|Hillbilly Boogiemen, A Dutch Bumpkin Batch|
At last! This band has done what many, many others have tried. Standing knee deep in Bluegrass, with the Honky Tonk Blues in their hearts and the Rockabilly fire in their souls, these guys got the Hillbilly fever goin' 'round again. Let that fever catch you too! Seeing them pumping their raw energy into their instruments, while singin' their hearts out, makes you feel like you're in some roadside Honky Tonk, some forty years ago. That's where these mad mountainmen from the lowlands of Holland really belong, but your stage will do just fine too.
Professionals? You bet! Many years of experience in several bands have taught each member what performing good music is all about. Together they broke down the barriers between hot Rockabilly, heartfelt Country and hard driving Bluegrass, making it all fit perfectly in one energetic show. And that's a show you definitely don't want to miss!
You see, they're not just a Bluegrass band, but with their two, three or even four part harmonies and fine ability on mandolin, banjo, fiddle, guitar and upright bass they're among the best. They're not just a Rockabilly band, but with their slap bass, mean blues harp and unique foot-played drum, they can certainly get a crowd rocking.
Not to everyone's taste? Don't worry, they feature a non-pedal steelguitar and play Hank Williams Sr, Jimmie Rodgers and George Jones songs with the best of them. Whatever your taste, the Hillbilly Boogiemen will have something for you. They're superbly entertaining, and you just won't want to miss them.
-- Source: The Hillbilly Boogiemen Flyer --
Members of Holland's Hillbilly Boogiemen say their cultural compass has led them toward "Go Cat Go!" over van Gogh ever since they first heard Elvis Presley on the radio. The rootsy quartet now ranks as the most popular surveyor of rockabilly and bluegrass (or "traditional American music styles") in the Netherlands, a title that the band admits doesn't mean much. The Boogiemen's official slogan is, "Wherever we play, there are at least four George Jones fans."
A lot more than four Jones fans greeted the Dutch bumpkins at Iota for their first area appearance. Sporting Fender Telecasters, Martin Dreadnoughts and enough denim to outfit the cast of "Hee Haw," the Boogiemen tore through most of the material on their recent CD "Rockin' And Cloggin'" and in so doing mimicked American music icons with absolute accuracy and joy. MandolinistArnold Lasseur did Bill Monroe proud while picking and grinning several bluegrass classics (among them Monroe's "Shenandoah Breakdown"). Bassist and lead vocalist Aart Schroevers did a killer Jones while rendering "White Lightning," doubled as Hank Williams for "Mansion On The Hill" and even threw in some Elvis for "A Fool Such As I". During a glleful 70-minute set, the Boogiemen showed themselves to be one of the few acts that would feel at home and welcome in either Branson or Amsterdam.
-- By Dave McKenna for The Washington Post --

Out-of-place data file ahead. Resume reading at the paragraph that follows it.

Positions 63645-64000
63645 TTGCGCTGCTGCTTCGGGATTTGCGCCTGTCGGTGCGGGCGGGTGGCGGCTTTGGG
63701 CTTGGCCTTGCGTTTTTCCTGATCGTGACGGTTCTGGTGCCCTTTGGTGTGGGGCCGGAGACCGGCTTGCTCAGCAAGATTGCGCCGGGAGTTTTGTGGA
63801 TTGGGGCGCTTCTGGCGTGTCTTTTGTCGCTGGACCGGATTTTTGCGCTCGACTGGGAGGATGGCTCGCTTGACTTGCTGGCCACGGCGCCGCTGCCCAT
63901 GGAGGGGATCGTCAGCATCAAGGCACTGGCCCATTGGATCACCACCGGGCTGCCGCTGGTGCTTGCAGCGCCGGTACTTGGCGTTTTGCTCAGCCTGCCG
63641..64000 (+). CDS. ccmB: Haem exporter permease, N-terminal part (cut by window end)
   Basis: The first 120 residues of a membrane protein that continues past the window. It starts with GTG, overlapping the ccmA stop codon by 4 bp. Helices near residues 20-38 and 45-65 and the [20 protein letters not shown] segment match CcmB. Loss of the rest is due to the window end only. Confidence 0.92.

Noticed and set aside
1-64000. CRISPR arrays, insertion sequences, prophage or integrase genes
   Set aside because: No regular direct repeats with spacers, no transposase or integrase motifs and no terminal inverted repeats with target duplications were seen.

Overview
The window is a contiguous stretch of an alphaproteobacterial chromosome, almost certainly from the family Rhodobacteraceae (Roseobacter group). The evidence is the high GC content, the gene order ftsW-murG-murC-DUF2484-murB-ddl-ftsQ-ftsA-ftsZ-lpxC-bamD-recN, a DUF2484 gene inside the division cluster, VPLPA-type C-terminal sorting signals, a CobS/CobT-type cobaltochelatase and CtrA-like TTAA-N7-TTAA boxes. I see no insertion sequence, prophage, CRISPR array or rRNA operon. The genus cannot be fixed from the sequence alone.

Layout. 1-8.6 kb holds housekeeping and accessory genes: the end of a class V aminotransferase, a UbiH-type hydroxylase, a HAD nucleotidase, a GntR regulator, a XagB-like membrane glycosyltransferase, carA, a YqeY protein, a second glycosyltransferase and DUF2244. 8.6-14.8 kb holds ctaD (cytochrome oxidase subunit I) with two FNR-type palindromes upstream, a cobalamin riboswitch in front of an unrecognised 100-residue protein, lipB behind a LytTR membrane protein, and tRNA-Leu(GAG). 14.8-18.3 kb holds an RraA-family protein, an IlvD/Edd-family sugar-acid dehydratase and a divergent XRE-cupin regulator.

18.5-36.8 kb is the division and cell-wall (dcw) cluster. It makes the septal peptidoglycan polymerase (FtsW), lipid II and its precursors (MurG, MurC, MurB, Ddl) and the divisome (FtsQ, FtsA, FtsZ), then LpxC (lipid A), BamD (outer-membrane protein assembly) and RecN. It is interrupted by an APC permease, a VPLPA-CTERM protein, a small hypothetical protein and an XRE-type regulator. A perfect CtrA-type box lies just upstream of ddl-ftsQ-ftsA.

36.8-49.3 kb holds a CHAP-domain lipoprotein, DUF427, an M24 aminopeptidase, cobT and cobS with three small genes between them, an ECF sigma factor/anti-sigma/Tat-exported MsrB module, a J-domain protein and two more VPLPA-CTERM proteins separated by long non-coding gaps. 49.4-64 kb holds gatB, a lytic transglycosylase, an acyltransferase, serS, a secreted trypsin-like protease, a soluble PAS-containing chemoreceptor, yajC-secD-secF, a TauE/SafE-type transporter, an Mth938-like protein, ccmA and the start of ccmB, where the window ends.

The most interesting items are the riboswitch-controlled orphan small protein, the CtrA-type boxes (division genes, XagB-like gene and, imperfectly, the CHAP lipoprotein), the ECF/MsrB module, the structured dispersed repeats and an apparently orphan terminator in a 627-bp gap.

Elvis led Dutch guitarist Robert Kanis to bluegrass and ultimately to the International Bluegrass Festival in Guthrie. "I grew up listening to Elvis Presley on the radio and then I discovered, that Bill Monroe wrote 'Blue Moon of Kentucky,'" said Kanis, a member of the band Hillbilly Boogiemen. "Bill Monroe rocks."
The Hillbilly Boogiemen, a band from the Netherlands, stands out as one of the most eclectic in a festival lineup that includes a Czech dobro player, an Austrian flatpicker and a guy from Kansas playing a pair of cow bones. The band gleefully plays all over the musical map, mixing tunes by bluegrass legends Monroe and Jimmy Martin with vintage country standards by Hank Williams and George Jones. Singing four-part harmony on the stage of the 1920s-era Scottish Rite Temple auditorium, with three heads of shiny, slicked-back hair, three pairs of dark denim bib overalls and a straw cowboy hat between them, the Hillbilly Boogiemen seem eerily reminiscent of 1940s-era Grand Ole Opry performers. Then the light catches the earring in Kanis' right ear, the band shifts into an up-tempo version of a Lefty Frizzell song, and it's clear who they are: young Europeans utterly enamored of traditional American music.
Band members honed their high lonesome sound in Utrecht, a town in the central Netherlands, where Bart van Strien, who alternates between fivestring banjo, harmonica and fiddle, said their love for bluegrass made it easy for them to find each other. "I used to tape bluegrass music from the radio," he said, and he's kept the first bluegrass song he ever heard, "Montgomery County Breakdown," in his repertoire. The band's straight-ahead rendition had the crowd in Guthrie clapping, stomping and whistling for more. As the band alternated between traditional bluegrass and a kind of up-tempo honkytonk, burly mandolin player Arnold Lasseur's Dutch accent melted into a soulful twang in songs like Hylo Brown's "Lost to a Stranger."
The band learns new songs by listening to bluegrass and country records - the older the better, Kanis said. The band released a single, Jimmy Martin's "Hit Parade of Love," on a 45 rpm record, purely for nostalgia's sake. Hillbilly Boogiemen was making a return appearance at the International Bluegrass Festival and following a 50-minute set Thursday afternoon, spent more than an hour selling copies of the single and compact discs and signing autographs in the temple's marble lobby. "We love Guthrie. We came last year and it turned out so fine," said Kanis, 30. "This year people are wearing our T-shirts and yelling our names."
-- By Barbara Palmer for The Daily Oklahoman --
The Hillbilly Boogiemen are:
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